How can schools and museums team up to give students agency and deepen their engagement with history?
This was the question Maryland Humanities posed in a podcast entitled, "Deepening Student Engagement with History Through Art." The podcast featured a recent collaboration between Sandy Spring Museum and the Barnesville School of Arts and Sciences that resulted in a student exhibit entitled, “Honoring Our Past, Celebrating the Future."
Based on the premise that artists can be inspired by the past, Middle School students spent a “Collaborative Day” visiting the Museum as inspiration for a future art exhibit. Fifth through eighth graders explored a variety of objects from the museum’s collection, ranging from newspaper publications and handwritten correspondence to clothing, daguerreotypes (an early form of photographs), and athletic gear. Items were selected to represent four notable people from Sandy Spring’s past: suffragist Mary Bentley Thomas, baseball player Jack Bentley, postmaster and bank founder Alban Gilpin Thomas, and free black, shingle maker Remus Q. Hill.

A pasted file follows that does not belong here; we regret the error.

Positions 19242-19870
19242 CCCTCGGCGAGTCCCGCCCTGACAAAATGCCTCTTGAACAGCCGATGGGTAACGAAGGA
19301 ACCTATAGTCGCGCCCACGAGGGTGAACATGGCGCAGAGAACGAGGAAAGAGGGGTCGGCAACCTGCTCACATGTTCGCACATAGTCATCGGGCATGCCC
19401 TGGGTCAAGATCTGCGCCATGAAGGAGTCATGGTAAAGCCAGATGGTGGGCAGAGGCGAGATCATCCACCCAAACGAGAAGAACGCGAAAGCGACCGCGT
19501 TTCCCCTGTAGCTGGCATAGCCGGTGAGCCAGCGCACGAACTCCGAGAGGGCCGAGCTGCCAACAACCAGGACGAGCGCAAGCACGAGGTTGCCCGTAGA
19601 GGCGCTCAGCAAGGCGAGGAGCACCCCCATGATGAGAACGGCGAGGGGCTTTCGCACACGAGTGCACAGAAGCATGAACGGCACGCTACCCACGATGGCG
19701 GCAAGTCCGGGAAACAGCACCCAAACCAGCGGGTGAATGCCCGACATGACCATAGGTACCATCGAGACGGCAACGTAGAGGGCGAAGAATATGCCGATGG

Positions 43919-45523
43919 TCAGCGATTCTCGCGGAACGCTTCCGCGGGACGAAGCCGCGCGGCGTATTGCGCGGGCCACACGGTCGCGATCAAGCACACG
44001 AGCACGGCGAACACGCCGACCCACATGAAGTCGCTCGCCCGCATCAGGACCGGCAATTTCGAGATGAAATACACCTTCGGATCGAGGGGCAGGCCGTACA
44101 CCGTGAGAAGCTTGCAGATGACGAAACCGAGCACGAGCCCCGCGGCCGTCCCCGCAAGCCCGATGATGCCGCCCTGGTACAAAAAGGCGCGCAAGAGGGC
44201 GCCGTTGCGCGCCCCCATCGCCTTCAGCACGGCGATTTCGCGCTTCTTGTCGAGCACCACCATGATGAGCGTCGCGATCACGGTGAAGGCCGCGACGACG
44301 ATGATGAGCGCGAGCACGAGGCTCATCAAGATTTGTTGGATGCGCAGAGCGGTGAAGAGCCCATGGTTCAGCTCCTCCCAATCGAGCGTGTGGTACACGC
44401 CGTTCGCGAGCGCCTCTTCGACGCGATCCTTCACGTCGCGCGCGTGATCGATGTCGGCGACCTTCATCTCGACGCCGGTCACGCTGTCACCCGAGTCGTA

The Museum’s Marketing Director, Lauren Peirce explained, "We took down the proverbial velvet ropes and opened the doors to collections storage to allow students an up-close experience with the artifacts. The students visited the Museum in November where they learned how to safely handle museum objects. By entrusting them to carefully interact directly with historical collections and providing the tools to do so, the students were empowered to connect with material culture in ways that were largely inaccessible to them before."
Students were then invited to create artwork inspired by the items specifically or the field trip experience generally. The resulting artwork ranges from directly referencing the museum’s collection to tangentially relating to the the physical space the museum inhabits.
"This partnership with Sandy Spring Museum melds beautifully with Barnesville School’s emphasis on cross-curricular education. The experience was designed to have students explore the idea that artists can be inspired by history," said Barnesville's Art Teacher, Sarah Eargle.
The exhibit, which also includes a collaborative weaving completed by EC-8th graders, was open to the public throughout the month of January, with a pre-closing reception for the community taking place February 2.